Increase in pump speed and ECMO flow rate have shown to be associated with a higher fraction of recirculation (A). Oxygenator failure is fairly unlikely to occur in just 12 hours after initiation of support but can be easily ruled out with a postoxygenator ABG (C). Adding another parallel circuit will not provide any additional benefit, if the cannulas are malpositioned (D). Other factors that may influence recirculation include changes in intrathoracic and intra-cardiac pressures and changes in patient positioning.
Clinically significant recirculation can lead to hypoxia and subsequent end-organ damage. Management of new-onset recirculation involves radiographic or ultrasound evaluation to check the positions of the drainage and return cannulas. Increasing the distance between the two cannulas by withdrawing the drainage cannula can reduce recirculation. Other strategies to reduce recirculation include addition of a new drainage cannula, use of a bicaval dual-lumen cannula, or manipulation of the reinfusion cannula to direct the return jet toward the tricuspid valve.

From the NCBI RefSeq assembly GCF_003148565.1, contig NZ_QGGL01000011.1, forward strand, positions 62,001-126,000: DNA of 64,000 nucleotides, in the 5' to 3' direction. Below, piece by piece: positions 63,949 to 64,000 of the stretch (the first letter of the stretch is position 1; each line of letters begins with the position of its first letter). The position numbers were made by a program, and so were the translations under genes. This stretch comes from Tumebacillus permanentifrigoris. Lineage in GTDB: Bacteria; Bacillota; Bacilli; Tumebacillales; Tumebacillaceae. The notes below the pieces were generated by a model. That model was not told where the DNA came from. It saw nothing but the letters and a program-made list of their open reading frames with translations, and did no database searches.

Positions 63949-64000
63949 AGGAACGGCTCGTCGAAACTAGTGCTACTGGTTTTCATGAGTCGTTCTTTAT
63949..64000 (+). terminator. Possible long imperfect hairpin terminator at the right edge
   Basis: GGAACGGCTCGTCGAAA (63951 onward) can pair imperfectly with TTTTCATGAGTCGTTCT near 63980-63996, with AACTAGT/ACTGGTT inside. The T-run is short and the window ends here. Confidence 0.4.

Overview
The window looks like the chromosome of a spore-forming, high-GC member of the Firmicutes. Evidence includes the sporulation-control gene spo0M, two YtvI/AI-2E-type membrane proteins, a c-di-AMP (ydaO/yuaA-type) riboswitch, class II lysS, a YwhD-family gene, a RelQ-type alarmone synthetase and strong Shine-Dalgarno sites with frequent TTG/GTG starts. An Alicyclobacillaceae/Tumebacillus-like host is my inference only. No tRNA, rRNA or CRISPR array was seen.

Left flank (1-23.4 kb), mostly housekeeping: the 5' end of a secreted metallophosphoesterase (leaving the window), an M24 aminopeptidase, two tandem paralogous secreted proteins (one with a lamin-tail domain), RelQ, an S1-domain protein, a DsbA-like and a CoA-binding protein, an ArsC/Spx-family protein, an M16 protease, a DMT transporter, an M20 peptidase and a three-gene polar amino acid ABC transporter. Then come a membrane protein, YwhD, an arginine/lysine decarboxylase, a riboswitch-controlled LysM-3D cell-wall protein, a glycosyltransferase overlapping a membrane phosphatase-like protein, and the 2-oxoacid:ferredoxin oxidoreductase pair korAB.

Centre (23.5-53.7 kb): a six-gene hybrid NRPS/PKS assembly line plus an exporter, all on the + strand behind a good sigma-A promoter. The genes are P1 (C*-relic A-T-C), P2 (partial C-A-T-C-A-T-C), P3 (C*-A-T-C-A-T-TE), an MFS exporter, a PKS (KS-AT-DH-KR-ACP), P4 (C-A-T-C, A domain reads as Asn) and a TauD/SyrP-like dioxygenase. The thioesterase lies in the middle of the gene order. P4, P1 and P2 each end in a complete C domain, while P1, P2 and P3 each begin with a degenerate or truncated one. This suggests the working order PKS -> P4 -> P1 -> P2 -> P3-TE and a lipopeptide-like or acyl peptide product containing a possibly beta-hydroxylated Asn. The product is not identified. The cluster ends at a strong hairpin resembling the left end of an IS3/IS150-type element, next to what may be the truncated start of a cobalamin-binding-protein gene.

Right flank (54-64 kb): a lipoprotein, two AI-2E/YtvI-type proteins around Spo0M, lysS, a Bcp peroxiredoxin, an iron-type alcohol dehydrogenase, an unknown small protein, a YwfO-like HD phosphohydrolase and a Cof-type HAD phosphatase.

A 22-year-old male is admitted to the ICU with acute respiratory distress syndrome secondary to pneumonia. The clinical course is complicated by progressive hypoxemia, which does not improve with prone ventilation. VV ECMO is instituted with a 31 Fr right internal jugular double-lumen cannula, and the pump flow is at 4.5 L/min. The patient has a HR of 90/min, BP of 110/70 mm Hg with a norepinephrine infusion at 0.05 µg/kg/min, and a SpO2 of 90%. One hour later, the ECMO specialist mentions of “chugging” in the drainage circuit with low inlet pressures. The ECMO flow has reduced to 3 L/min. There is a drop in SpO2 to 84%, and the norepinephrine requirement has increased to 0.1 µg/kg/min. An arterial blood sample sent to the critical care laboratory reveals: